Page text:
I have a fond, reverent remembrance of the first time I encountered Felix Gonzalez-Torres' "Untitled" (Portrait of Ross in L.A.) at the Art Institute nearly a decade ago. I was encouraged by a nearby guide to take a piece of candy from a dwindling pile on the floor, only a few inches deep, and I did so, smiling at what I assumed was a playful gimmick. But that amused curiosity quickly dissipated as the guide turned my attention to the descriptive plaque beside the installation that read:
"This installation is an allegorical portrait of the artist's partner, Ross Laycock, who died of AIDS-related illness in 1991. The 175 pounds of candy can be seen to correspond to Laycock's ideal body weight. Adult visitors are invited to take a piece of candy; the diminishing pile parallels Laycock's weight loss prior to his death. The museum can choose to replenish the pile, metaphorically ensuring Laycock's perpetual life, or to let the pile disappear over time."
As a gay man myself, the installation took on far greater significance than I had initially given it credit for, and I soon began taking visiting friends and family to see the installation whenever it was available to share this profoundly moving experience with them.
So you can only imagine my shock and disappointment when I visited the Institute this weekend only to find that the description had been changed, removing any reference to HIV/AIDS and Gonzalez-Torres' homosexuality. The plaque now reads:
"Felix Gonzalez-Torres's work is characterized by a sense of quiet elegy. He possessed an uncanny ability to produce elegant and restrained sculptural forms out of common materials. "Untitled" (Portrait of Ross in L.A.) consists of commercially available, shiny wrapped confections. The physical form of the work changes depending on the way it is installed. The ideal weight of the work, 175 pounds, corresponds to the average body weight of an adult male. As visitors choose to take candy from the work, the volume and weight of the work decrease."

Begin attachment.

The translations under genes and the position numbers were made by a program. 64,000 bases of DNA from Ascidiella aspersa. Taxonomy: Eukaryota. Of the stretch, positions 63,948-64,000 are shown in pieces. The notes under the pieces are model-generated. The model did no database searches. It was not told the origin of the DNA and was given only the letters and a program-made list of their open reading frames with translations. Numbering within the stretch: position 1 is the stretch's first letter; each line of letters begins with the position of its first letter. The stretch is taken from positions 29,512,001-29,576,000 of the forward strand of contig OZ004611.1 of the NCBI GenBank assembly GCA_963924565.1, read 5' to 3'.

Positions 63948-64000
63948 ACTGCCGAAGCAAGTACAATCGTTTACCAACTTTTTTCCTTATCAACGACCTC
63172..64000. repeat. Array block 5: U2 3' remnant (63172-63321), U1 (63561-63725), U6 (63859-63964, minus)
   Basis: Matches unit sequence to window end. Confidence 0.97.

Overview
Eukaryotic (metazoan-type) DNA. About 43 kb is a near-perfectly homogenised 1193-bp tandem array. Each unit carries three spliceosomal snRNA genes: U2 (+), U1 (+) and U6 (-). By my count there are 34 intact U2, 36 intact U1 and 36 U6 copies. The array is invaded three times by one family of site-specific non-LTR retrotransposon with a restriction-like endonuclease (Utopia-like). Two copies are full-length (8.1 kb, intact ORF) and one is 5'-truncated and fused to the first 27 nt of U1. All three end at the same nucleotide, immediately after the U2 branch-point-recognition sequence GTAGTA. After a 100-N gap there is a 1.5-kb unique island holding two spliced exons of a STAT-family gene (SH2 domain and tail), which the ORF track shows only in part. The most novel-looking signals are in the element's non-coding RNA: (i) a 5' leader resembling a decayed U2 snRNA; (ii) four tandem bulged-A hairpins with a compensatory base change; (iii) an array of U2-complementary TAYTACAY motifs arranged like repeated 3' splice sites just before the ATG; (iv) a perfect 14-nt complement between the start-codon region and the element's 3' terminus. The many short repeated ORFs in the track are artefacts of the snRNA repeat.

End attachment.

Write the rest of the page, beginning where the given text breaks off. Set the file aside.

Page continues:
How can the Art Institute engage in such a brazen act of queer erasure? By removing any reference to HIV/AIDS and queer sexuality, the curatorial staff and the Institute, as a whole, have stripped the work of its personal resonance and political power for the many, many visitors not already familiar with the work. This erasure comes at a time when books with LGBTQ+ themes and characters are being challenged and banned more than ever before and lawmakers across the country have introduced over 160 anti-LGBTQ bills at the local, state, and federal levels.
For many years now, I have loved coming to the Art Institute to see works and installations that made me feel seen as a member of the queer community, where I could see the works of artists like Gonzalez-Torres and feel intimately connected to the past, present and future of this community as well as with all its associated pain, trauma, anger, joy and love. How could a place that has long made me feel so safe and welcome seek to erase these connections and memories? I left the Art Institute yesterday feeling, for the first time, profoundly empty and alone.